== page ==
“Oolong tea is the aromatic fat killer” is one of five claims that  serve to attract customers to spend money on oolong tea. Find out how much truth is in five widely-spread claims about oolong tea. 

Aromatic fat killer

Oolong tea is the aromatic fat killer

No, there is no such thing as the aromatic fat killer and this is the claim that tea shops turned to profit only around the world use to attract customers to spend money on tea that is usually of average or low quality. All real teas are made from same plan Camellia Sinensis, and more or less share the same health benefits. Level of health benefits depends not only on the quality of tea, harvesting place and time, varietal, processing method, but also on individual lifestyle (exercise, diet, etc.) and the amount of tea consumed. Not only this claim is untrue, it is forbidden by law to take advantage of customer’s naivety and provide false information. Foods that contain statements about certain health benefit should always include nutritional values and all other necessary information on package. Why tea should be any different?

Wulong oolong tea is a special kind of tea

No, wulong oolong tea is not a special kind of tea. Wulong is pinyin (latin letters for Chinese characters) for word 乌龙, which is translated as oolong. Don’t trip over the stories about special wulong oolong tea that helped Oprah lose weight and kills fat cells faster than the speed of light. The fact is that no tea will ever help you lose weight is you keep your unhealthy eating habits and refuse to exercise.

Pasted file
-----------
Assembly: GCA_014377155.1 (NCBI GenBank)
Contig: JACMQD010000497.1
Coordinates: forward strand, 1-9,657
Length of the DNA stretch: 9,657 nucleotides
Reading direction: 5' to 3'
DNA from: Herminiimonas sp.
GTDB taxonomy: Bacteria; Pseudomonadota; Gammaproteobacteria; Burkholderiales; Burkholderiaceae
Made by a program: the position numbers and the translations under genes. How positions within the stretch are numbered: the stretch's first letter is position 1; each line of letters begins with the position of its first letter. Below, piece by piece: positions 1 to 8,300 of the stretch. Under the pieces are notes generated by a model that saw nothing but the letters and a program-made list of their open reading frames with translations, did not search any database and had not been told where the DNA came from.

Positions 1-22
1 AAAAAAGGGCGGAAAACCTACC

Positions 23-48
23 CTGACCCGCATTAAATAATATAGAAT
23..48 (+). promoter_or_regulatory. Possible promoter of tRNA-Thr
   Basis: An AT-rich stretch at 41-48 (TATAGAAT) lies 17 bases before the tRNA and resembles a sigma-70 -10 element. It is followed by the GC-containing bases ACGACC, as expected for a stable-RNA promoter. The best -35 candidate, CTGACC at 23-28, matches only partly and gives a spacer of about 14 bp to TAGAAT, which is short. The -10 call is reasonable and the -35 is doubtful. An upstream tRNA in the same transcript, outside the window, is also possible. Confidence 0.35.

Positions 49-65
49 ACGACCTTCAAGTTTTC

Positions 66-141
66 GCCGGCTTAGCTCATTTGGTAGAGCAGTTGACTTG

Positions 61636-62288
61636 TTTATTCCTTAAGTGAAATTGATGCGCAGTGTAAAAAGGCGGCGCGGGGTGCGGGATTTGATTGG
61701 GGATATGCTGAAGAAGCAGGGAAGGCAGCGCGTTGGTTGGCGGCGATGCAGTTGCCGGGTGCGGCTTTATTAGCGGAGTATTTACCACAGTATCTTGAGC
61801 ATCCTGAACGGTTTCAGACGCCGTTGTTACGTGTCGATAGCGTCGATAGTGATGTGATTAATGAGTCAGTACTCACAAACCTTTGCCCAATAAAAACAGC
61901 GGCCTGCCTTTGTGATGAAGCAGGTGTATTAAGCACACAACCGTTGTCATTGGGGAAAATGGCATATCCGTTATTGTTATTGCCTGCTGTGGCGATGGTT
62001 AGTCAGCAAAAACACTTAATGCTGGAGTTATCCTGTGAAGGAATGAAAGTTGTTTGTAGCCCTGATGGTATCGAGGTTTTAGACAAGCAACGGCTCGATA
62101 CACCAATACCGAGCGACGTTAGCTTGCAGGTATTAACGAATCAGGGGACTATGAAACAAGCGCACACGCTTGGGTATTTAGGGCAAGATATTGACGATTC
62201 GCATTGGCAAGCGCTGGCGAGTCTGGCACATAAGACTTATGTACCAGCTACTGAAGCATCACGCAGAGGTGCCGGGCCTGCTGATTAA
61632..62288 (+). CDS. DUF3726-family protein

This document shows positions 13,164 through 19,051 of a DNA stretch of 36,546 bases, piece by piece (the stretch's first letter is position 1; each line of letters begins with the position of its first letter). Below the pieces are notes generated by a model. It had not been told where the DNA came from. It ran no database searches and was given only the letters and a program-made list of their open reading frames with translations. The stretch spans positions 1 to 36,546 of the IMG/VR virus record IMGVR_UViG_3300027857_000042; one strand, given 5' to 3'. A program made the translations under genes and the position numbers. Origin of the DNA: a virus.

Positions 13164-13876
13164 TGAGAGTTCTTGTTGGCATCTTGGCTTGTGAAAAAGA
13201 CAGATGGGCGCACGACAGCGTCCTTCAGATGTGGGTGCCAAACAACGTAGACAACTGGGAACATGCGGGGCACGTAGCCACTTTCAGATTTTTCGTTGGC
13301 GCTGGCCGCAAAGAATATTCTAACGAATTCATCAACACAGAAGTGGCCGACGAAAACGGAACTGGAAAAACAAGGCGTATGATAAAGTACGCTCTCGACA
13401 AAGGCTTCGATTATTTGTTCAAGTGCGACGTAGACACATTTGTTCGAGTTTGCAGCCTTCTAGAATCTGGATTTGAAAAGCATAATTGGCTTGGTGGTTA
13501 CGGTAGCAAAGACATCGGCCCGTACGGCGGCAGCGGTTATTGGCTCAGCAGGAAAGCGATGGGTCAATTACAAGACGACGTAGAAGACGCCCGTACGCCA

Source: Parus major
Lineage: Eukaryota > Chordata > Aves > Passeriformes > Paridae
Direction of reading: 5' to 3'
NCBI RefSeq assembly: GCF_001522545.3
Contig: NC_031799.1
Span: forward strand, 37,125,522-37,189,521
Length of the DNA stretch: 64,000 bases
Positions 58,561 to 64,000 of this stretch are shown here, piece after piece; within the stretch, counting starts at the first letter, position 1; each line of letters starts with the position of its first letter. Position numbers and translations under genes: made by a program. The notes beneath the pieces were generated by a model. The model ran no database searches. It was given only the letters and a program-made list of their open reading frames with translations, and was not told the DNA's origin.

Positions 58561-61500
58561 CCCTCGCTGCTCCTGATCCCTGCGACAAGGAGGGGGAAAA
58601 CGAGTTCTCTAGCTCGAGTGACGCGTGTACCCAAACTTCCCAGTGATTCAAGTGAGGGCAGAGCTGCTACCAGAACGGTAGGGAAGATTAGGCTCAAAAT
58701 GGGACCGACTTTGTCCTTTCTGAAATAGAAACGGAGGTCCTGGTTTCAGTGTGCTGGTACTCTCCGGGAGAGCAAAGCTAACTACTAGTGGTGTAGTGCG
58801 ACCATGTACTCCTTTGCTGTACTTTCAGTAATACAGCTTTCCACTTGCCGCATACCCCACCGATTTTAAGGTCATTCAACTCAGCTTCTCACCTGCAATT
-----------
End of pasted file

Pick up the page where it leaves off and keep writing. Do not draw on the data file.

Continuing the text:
Milky oolong is made by exposing tea leaves to milk steam

No, absolutely no milk is being used in production of this tea. This misconception has spread over the internet so fast that it’s difficult refute it. It’s unbelievably suitable to lurk customers into buying artificially flavored teas. And for raising prices. Real milky oolong got its name for incredibly creamy texture and very light milk-like buttery aroma (although it cannot be felt in all teas). When talking about artificially flavored teas, only flavors were included – not milk.

Oolong tea is red tea

No, not in any case is oolong tea named red tea. Red tea is the name for African rooibos tea, but not for oolong. Red tea is Chinese name for what we call black tea – hong cha, and the reason is more than obvious – liquor has red color.

Oolong tea is a mix of green and black tea

No, oolong tea is not a mix of green and black tea. Oolong tea falls between green and black tea by the percentage of oxidation, which can be low or high. There are green oolong teas and black oolong teas. Oolong teas are probably the most diverse category of teas, by shape, by color, by taste.

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